As they walk in the door, customers of the North Seattle restaurant "Joule" might notice a happy-face emoji along with an "excellent" health score rating -- a coveted symbol, signifying the gold-standard of healthy eateries. The rating is based on an average score from four surprise health inspections, compared to restaurants in the same ZIP code -- 98103.
But graded on a curve, if the same restaurant was put in the closest ZIP code (98133) the exact same score would have earned a rating of "good," compared to different scores of its neighboring eateries..
Since Seattle-King County Public Health rolled out their unique emoji-based restaurant ratings system 13 months ago, 45 inspectors have rated more than 6,900 restaurants, and each of those emoji signs was calculated with a mathematical curve formula -- also unique in the world -- which compares every restaurant's relative performance only to others in the same ZIP code.
That means for King County's 87 ZIP codes, there are 87 separate curve-calculations and breakpoints for what separates "Excellen" from "Good" to "Okay."
"We are doing something that's different, and we also think it's better," said Seattle-King County Public Health's James Apa. "Many other cities and counties are coming to us because they're interested in how we're doing this."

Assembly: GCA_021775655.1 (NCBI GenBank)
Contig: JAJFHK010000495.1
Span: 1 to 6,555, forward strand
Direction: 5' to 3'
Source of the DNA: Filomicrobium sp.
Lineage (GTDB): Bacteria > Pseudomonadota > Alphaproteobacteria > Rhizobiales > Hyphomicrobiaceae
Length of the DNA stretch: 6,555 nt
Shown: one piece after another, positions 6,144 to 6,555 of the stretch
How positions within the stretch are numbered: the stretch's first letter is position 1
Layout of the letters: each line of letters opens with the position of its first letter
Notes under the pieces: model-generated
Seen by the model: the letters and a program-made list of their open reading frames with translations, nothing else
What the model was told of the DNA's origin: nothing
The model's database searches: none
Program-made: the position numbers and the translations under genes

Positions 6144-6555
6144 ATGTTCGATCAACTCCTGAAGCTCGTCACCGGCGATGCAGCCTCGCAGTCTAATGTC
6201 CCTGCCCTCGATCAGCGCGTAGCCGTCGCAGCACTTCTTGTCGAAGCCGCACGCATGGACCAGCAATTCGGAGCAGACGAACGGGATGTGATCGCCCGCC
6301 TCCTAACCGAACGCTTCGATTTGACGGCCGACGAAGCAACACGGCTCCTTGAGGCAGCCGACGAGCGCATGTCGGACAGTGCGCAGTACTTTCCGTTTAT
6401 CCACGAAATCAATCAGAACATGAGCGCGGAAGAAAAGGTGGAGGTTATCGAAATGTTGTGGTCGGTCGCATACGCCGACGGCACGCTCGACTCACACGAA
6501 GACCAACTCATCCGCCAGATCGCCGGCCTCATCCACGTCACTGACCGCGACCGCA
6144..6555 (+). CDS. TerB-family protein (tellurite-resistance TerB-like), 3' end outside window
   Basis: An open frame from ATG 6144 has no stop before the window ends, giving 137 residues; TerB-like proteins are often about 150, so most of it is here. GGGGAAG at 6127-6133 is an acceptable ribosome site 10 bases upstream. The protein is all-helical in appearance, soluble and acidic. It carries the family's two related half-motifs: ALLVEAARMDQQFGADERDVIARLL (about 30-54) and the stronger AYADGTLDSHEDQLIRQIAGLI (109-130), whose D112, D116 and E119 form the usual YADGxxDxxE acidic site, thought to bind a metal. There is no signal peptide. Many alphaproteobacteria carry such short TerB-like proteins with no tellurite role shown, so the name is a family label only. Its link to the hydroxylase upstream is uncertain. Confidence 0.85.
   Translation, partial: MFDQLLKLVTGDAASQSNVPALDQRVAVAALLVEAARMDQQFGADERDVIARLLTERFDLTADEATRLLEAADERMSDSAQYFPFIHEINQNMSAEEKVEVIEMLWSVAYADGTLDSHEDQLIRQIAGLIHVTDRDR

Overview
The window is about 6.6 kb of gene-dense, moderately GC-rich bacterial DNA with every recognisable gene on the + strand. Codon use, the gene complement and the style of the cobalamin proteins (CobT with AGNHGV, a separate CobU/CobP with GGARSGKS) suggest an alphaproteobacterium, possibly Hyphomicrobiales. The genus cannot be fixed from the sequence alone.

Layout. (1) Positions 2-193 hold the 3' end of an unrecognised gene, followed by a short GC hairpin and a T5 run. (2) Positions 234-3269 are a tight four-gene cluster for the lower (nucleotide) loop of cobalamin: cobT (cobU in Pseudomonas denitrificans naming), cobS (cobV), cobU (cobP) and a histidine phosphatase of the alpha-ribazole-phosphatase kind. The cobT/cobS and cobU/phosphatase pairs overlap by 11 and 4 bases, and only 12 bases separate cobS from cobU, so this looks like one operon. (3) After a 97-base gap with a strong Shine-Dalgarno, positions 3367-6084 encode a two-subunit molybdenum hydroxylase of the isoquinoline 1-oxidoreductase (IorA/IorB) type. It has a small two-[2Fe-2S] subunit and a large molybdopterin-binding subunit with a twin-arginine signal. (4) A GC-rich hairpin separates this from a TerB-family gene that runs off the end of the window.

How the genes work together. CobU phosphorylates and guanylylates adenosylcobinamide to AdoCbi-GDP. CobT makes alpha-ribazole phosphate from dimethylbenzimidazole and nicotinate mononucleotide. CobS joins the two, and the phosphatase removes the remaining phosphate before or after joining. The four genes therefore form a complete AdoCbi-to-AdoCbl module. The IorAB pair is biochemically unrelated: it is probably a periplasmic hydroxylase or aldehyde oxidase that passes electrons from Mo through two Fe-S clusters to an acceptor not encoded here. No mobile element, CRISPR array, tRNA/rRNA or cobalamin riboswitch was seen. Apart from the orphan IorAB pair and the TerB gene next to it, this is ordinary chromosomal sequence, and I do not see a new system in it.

Apa says the curve is a fairer, more accurate way to rate restaurants, because it's based on years of data analysis and research by Stanford Law professor Dr. Daniel E. Ho, whose study revealed variations in scoring by health inspectors in the same agency. Dr. Ho's research revealed that two health inspectors in the same agency could see the exact same kitchen health code violation and disagree on how to score it 60 percent of the time.
The curve system -- in theory, corrects for differences among the viewpoints of different inspectors, each of whom is dedicated to a particular ZIP code -- and it's supposed to give customers a more consistent idea of how each restaurant is doing compared to its neighbors. Dr. Ho's research also suggests most people consistently dine within the same geographic area.
The top 55% of restaurants scores earn an "Excellent," meaning that restaurant had few or no red-critical health violations in the last four inspections. Thirty-six percent earn a "Good" rating, which indicates some red critical violations, and 9.5 percent are given an "Okay" rating, which indicates several red critical violations in the last four inspections.
Apa says one "excellent" effect the new emoji system, has been the new public urgency for restaurants to boast about having cleaner kitchens.
In the year since they launched the new rating system, restaurants with perfect scores went up from 52 percent to 55 percent. “We expect that trend to continue,” Apa said.
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